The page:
Illustrated by Emily Bolam
published by Orion Children’s Books
A first counting book in rhyme, which takes in weather and different baby animals all around the world. See how the bunnies hop hop hop, and the tadpoles wriggle squiggle!
I dedicated this book to my dad, because he was the one who really taught me to look at stuff and notice things. He taught me how to spot birds hiding in trees and hedges, how to see that the brown blob in a field was really a hare crouching in her form. We once spent a whole afternoon watching a dormouse in an elderbush.
We looked at clouds together and named them—great rolling names like altocumulus undulatus, nimbostratus, fractostratus and the wispy cirrus that streams across the sky in white mares’ tails when it’s windy. He taught me weather lore like ‘red sky at night, shepherd’s delight, red sky in the morning, shepherd’s warning’, and the fact that the leaves on some trees will turn up their undersides if it’s going to rain. He was very fond of rhymes like “mares’ tails and mackerel scales make tall ships carry low sails,” as well as “when the wind is in the east, ‘tis neither good for man nor beast.” When he quoted that one, I knew to stay out of the way, because he’d generally be in a bad mood. Now I am passing all this stuff on to my own children so that it is not lost. And yes, I always feel grouchy when the wind is in the east.
I wanted to write a fun counting book that also helped very young children to look at the world around them and notice things. So I put in animals from different countries—mothers and babies—so that kids could learn the names. And I put in climates and weather too. So many kids live in cities and towns and aren’t as lucky as I was. I wanted to help them learn that there are things to look at wherever you live—birds still nest and sing in parks and gardens and on windowledges above buildings; foxes run about urban areas; mice live behind your skirting boards. And clouds and weather are everywhere—you just have to look up. It’s all about really using your eyes to see what’s all around you.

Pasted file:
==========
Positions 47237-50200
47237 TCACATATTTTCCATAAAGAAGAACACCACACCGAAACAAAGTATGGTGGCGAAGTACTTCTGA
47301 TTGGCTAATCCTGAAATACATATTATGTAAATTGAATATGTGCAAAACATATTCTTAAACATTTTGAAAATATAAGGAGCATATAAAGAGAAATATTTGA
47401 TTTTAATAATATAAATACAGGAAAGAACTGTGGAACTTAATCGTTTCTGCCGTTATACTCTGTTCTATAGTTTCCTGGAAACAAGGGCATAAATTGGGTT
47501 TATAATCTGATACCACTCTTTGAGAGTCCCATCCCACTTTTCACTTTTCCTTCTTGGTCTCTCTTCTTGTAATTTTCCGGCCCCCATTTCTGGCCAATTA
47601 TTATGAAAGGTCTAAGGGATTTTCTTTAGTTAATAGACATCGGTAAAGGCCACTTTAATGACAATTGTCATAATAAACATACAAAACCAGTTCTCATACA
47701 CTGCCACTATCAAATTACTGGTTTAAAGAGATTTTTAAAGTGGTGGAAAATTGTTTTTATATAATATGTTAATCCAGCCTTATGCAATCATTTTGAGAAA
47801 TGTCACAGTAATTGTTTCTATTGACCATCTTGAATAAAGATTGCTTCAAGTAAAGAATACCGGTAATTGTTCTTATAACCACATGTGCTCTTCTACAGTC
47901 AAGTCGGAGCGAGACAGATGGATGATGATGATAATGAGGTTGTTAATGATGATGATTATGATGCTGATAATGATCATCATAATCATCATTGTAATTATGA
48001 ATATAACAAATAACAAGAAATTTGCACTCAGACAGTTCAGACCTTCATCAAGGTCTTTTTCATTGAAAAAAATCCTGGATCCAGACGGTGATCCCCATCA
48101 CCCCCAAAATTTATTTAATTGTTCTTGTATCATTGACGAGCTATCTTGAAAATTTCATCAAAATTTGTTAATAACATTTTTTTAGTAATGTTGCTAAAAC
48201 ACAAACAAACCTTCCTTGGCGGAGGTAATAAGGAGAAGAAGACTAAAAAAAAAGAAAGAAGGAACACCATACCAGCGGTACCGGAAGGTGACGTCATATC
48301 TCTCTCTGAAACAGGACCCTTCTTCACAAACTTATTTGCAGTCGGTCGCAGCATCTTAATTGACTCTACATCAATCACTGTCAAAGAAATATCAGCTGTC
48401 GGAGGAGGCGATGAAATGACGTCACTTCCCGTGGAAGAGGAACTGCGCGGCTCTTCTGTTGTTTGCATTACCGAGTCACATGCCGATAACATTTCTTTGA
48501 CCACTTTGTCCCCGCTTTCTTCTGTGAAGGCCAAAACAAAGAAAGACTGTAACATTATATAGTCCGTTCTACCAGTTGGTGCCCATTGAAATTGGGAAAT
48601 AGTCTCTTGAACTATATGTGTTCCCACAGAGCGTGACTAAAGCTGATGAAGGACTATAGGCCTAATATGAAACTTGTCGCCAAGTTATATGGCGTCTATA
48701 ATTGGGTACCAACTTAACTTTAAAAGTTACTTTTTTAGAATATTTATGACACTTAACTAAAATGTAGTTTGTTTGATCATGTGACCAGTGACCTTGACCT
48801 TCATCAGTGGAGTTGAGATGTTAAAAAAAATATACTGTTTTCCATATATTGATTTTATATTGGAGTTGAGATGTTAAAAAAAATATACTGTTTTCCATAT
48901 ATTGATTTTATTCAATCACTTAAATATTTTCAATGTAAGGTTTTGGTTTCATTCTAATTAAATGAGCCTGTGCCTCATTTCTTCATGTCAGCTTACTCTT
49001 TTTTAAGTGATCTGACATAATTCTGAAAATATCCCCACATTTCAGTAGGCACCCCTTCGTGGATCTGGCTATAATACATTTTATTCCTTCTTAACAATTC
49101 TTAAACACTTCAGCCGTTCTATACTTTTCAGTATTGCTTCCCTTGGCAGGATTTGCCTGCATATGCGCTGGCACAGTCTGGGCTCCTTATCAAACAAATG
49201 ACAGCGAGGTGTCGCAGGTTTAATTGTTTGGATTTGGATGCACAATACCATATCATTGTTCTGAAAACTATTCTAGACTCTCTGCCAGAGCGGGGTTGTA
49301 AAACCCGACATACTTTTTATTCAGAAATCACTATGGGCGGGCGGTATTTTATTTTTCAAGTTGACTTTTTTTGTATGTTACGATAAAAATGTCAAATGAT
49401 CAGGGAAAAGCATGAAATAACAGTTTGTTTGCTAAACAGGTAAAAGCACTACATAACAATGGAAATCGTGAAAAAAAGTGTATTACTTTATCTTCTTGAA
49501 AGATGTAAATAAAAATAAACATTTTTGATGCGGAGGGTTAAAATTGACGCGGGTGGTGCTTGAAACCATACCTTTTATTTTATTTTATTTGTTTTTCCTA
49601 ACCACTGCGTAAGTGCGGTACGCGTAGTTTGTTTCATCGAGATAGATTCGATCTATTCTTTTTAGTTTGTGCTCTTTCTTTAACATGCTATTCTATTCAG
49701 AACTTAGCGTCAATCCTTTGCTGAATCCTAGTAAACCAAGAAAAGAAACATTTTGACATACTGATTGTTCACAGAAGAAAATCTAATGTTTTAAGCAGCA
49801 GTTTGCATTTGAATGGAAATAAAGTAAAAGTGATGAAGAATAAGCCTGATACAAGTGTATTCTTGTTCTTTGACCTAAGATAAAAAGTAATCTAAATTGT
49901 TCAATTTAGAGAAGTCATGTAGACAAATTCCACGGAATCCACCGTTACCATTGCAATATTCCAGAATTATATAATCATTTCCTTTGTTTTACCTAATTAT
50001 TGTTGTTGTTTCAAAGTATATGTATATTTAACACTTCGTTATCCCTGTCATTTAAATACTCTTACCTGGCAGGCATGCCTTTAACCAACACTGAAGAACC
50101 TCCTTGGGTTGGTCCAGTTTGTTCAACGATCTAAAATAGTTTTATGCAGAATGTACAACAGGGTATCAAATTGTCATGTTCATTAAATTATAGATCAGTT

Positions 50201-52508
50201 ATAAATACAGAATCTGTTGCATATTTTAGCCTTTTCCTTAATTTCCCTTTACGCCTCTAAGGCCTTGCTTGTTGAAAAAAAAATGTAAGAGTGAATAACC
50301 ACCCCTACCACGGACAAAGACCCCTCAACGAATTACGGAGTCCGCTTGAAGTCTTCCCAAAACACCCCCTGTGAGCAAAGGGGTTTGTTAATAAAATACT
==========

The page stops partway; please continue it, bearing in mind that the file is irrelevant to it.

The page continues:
“This is the sort of book a child will hold up for you to read again and again, and one I wouldn’t mind reading a hundred times.”
Artemis Cooper, Mail on Sunday
“Although this big picture book is called ‘an animal counting book’, it’s much more than that. It is packed with rhyme and wonderful words as well as animals and environments. A terrific book to read aloud as the words are full of the sounds that children love, words that will help them develop an ear for language and be ready to move on into reading—just let them enjoy it!”
Book Trusted News
“If you’re looking for a book with several different themes that will make you want to come back to it again and again, this may be it. First there’s the theme of mother animals and babies…another theme is settings…then there’s the climate theme. There’s lots of colourful descriptive language in the rhyming verses, and appealing pictures.”
“Full of simple, playful poems about animal families, this will give lots of fun to your toddler and encourage them to copy the animal sounds. Be sure to read it to them when you’ve got some energy! A very easy introduction to simple counting.”
“A lively picture book that encourages counting skills as well as exploring different animal habitats and the weather. This thoughtful book provides ample fodder for conversation and heaps of educational potential.”
“This bright counting book will be attractiveto the youngest readers. There is a delight in language play and rhythm here that children will relish. They will be keen to join in with the alliteration of ‘scrap snap and squabble’ and will take up the invitation to growl, leap and squeak with the baby animals. This book encourages the young child to interact with the text in many ways—to count, to explore, to question and to play. It achieves far more than many counting books and deserves a place on the nursery shelf.”
The School Librarian Journal
“Perfect for toddlers.” The Bookseller
Published in 2002 (hardback) and 2004 (paperback)
Also published in Dutch.
Sadly this book is now out-of-print, but you can still find it at secondhand bookstores and online at AbeBooks.